Google’s Android Favoritism Punishes Users and Partners
First it was Google Maps Navigation (Beta), which at first brought free spoken turn-by-turn directions to only the Motorola Droid (and later devices running OS 1.6 and up). Then came Google Buzz for mobile, the controversial social networking service, which is currently available for those Android phones running 2.0 and up. And just yesterday, the search-giant-turned-smart-phone-mogul released the very cool Gesture Search app, which allows users to look up contacts and locate applications just by scribbling a letter on the screen. Have a Motorola Cliq or a HTC Droid Eris or a Samsung Moment? Sucks to be you, because this app is also limited to Android 2.0 or above. It’s clear that Google is favoring the newer versions of its OS. This unfairly punishes both owners of devices running older flavors of Android, as well as Google’s partners.
Let’s start with the impact on users. Right now, T-Mobile sells four Android phones. Guess how many run Android 2.0 or higher? Zilch. The only 2.0 device you can use on T-Mobile’s network that offers all of the above goodies is sold directly through Google, the Nexus One. Sprint doesn’t sell a single Android phone running 1.6 or higher, although it promises to upgrade its devices. Verizon Wireless has one phone that runs 1.6, the Motorola Devour, so you can download the beta of Google Maps Navigation, but not Buzz for mobile or Gesture Search. The Droid runs 2.0, and will be upgraded to 2.1 soon. The only AT&T Android phone, the brand-new Motorola Backflip, runs 1.5.
Historically, consumers haven’t paid attention to what OS their smart phone runs, nevermind the specific version. But it matters when you can’t access certain features and apps that other Android device owners can. Even first-gen iPhone owners can upgrade their devices to run the latest software.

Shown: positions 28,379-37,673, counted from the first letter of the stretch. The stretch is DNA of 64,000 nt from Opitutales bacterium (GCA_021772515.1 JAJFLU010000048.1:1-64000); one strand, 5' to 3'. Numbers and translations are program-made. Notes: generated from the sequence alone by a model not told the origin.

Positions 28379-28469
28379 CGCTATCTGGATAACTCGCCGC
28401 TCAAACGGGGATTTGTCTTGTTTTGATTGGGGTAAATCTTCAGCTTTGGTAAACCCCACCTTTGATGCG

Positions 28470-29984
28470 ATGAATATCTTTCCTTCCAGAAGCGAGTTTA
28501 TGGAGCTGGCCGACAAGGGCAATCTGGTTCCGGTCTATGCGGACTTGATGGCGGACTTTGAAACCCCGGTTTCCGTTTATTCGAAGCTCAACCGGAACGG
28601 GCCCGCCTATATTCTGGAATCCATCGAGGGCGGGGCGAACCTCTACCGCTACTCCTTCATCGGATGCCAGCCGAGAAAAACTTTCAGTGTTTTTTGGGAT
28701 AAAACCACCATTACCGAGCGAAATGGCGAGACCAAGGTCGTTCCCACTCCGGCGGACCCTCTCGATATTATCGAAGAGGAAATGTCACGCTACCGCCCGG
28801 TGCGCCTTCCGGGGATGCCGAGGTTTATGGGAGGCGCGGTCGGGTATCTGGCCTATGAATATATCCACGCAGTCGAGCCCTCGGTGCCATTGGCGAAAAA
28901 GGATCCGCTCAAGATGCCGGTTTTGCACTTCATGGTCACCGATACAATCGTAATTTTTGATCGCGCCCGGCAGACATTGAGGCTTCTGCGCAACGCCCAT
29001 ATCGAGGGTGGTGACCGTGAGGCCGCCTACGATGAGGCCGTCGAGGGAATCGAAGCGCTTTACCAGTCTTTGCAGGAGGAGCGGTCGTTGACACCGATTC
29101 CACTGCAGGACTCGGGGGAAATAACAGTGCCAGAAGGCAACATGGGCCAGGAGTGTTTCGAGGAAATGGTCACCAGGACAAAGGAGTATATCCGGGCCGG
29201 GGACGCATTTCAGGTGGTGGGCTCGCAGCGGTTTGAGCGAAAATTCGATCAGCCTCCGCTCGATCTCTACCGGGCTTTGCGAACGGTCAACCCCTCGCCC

On the other hand, most of the Android phones that run an older version of the OS have a more compelling user interface, such as Motorola’s social-networking themed Motoblur or HTC’s Sense. What shoppers can’t have—at least for the moment—is the best of both worlds. Why shouldn’t a Droid Eris or myTouch 3G be able to use Google Buzz or Gesture Search? And why is it taking so long for handset makers to upgrade their wares to the latest OS? Diversity can be a good thing for consumer choice, but shoppers shouldn’t have to choose between a slicker UI and being able to take advantage of Google’s latest features.
Some might accuse Google of forcing Android phone makers to think twice about adding their own skins and services to its OS. Fragmentation is bad for software developers because they have to ensure that their apps work across multiple versions of the OS. Google is sending a message by only releasing its own latest apps for the newest versions of its platform. And if the likes of HTC, Motorola, and others can’t keep up with the latest releases, they might feel pressure to drop their own services in favor of the stock Google experience. That might be good for developers, but not for competition and differentiation.
Not long ago I said that Android was the new Windows Mobile. But, at least based on its recent behavior, it looks as though Google wants its OS to become the new Windows Phone 7 Series, with a much more unified user experience. In the meantime, Android phone buyers will continue to be confused by a seemingly artificial barrier that prevents their “old OS” devices from enjoying Google’s own innovations. Google needs to either work with its partners to make sure that all new Android phones going forward run its latest OS (regardless of the UI) or create different tiers for phones with different capabilities. Android Starter, anyone?
Editor-in-chief Mark Spoonauer directs LAPTOP’s online and print editorial content and has been covering mobile and wireless technology for over a decade. Each week Mark’s SpoonFed column provides his insights and analysis of the biggest mobile trends and news. You can also follow him on twitter.